Georg Kolbe was a German sculptor, painter and draftsman who was born in Sculptor, Waldhein, a city belonging to the District of Döbeln, federated state of Saxony (Germany), and died on November 20, 1947 in Berlin, capital of Germany.

The sculpture is located in the rear pond of the German Pavilion made for the 1929 Barcelona International Exhibition. It is a bronze piece measuring 1.73 x 0.87 x 0.75 m, the original of which was executed in 1925; In 1929 a copy was made for the International Exhibition, while the work currently displayed in the pavilion is another copy made in 1986.

This sculpture was paired with another by the same sculptor entitled Night, both made to decorate a housing development subsidized by the Berlin Tram Company in 1925. The work pleased Mies van der Rohe, who chose it for his pavilion. Framed in expressionism, Kolbe had a predilection for the representation of the human figure, a characteristic derived from the influence of his main reference, the French sculptor Auguste Rodin.

The sculpture is an allegorical representation of the morning, in the form of a naked woman with her arms raised to protect herself from the sun's rays. Located on a pedestal, the work is strategically located in a pond in the pavilion, whose silhouette when the sun appears is projected multiple times on reflections of the water, but also on the marble and glass, which further enhances the whole. .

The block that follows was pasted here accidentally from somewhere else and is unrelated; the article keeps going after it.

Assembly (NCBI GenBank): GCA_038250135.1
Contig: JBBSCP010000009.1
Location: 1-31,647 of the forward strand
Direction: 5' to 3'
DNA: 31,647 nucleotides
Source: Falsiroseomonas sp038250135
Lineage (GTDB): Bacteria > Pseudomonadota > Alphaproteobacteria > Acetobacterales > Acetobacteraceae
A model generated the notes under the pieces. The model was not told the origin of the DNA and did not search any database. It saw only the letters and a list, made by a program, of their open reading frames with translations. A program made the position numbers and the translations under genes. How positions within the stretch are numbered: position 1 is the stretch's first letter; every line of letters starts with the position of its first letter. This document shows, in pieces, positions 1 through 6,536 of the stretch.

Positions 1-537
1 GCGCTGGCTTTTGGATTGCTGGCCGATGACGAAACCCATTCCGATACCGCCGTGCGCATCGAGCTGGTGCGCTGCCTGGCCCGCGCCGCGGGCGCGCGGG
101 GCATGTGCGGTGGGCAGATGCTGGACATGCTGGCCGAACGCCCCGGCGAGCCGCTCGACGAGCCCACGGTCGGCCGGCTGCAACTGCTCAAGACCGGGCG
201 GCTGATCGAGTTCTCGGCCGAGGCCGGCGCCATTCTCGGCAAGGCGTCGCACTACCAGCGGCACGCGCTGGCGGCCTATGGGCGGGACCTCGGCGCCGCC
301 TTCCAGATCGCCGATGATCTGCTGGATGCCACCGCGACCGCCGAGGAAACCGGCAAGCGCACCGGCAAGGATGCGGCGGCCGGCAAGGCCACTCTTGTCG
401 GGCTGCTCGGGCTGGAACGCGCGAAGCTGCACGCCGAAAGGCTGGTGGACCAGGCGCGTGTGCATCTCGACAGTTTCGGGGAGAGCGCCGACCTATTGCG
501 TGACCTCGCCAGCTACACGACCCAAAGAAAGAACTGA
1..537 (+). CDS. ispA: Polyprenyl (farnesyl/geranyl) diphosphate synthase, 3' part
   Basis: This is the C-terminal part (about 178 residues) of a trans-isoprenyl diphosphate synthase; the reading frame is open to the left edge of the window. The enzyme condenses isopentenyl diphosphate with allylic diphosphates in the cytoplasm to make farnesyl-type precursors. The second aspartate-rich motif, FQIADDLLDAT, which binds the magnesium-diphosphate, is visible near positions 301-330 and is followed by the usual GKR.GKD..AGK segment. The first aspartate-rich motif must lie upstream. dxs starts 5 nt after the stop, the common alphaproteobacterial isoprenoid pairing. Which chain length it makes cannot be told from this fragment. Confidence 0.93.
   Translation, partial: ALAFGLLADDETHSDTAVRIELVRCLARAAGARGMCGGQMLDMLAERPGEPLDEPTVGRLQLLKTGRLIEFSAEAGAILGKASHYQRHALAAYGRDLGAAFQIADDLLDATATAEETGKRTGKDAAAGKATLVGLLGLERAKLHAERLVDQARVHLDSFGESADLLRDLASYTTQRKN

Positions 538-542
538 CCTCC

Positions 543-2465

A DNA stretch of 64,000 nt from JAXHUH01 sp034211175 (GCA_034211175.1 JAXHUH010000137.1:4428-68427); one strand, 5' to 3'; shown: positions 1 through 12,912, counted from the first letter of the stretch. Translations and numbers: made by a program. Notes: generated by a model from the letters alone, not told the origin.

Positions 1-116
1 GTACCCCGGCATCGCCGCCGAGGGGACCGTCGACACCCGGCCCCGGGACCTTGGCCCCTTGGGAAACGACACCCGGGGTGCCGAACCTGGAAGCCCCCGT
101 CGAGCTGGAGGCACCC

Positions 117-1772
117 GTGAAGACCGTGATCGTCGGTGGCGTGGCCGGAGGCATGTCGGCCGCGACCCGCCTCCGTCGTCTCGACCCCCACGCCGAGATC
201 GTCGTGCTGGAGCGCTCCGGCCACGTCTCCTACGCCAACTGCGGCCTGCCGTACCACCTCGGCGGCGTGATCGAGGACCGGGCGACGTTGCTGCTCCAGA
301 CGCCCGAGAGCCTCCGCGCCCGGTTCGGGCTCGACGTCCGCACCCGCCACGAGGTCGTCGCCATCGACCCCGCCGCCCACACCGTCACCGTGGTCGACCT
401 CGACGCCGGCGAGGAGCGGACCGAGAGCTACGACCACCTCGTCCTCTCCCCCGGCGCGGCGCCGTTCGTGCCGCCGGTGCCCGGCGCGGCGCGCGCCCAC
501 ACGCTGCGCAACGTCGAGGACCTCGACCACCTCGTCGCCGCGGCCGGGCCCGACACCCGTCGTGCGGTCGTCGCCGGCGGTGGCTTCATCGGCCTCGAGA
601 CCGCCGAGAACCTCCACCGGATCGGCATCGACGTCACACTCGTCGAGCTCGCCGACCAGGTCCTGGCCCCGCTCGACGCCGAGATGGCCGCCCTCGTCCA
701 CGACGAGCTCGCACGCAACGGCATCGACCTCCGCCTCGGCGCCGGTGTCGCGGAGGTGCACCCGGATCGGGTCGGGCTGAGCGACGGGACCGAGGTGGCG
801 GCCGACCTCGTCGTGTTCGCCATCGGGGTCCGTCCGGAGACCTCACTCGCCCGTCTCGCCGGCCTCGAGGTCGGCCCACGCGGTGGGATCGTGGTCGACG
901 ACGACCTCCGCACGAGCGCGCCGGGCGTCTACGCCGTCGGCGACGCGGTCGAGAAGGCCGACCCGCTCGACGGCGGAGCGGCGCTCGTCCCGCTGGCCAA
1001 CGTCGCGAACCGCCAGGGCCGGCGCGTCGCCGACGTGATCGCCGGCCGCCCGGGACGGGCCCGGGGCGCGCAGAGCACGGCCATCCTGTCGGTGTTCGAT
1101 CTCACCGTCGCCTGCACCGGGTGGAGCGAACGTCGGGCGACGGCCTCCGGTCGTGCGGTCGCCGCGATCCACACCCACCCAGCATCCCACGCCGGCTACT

The pavilion was conceived as an enclosure of modest dimensions and refined materials. The built core is determined through wall plans in different materials and views controlled through transparencies, opacities, overlaps and voids.

Here the noble materials used come into contact, glass, steel, and the types of marble that cover the metal frame of the building: Roman travertine (it is a natural sedimentary rock composed mainly of calcium and calcium carbonate and of Italian origin), alpine marble green, green ancient marble from Greece and golden onyx from the Atlas Mountains in Africa. An almost minimalist purity of forms characterizes its layout and design.

Visiting hours.

Open every day 10am-8pm, (March-October).

From 10am-6pm, (November-February).

Maximum access to the Pavilion, up to 15 minutes before closing.

Open doors.

First Sunday of the month.

Also, 02/11, Santa Eulalia.

23/04, Sant Jordi.

05/18, Museum Night.

24/09, La Mercè.

Entry price, €8

The space is lived intensely and the tranquility is enjoyed, a place that inspires and transmits peace, the simplicity of the structural elements, the purity in the geometric composition and the total absence of ornamental elements, makes it a “small earthly paradise.”

At the end of the tour of the Pavilion, I recommend that you sit quietly in any corner, close your eyes for a minute and try to remember the place that you liked the most. Open your eyes again and visit the chosen place again, you will find it even more beautiful.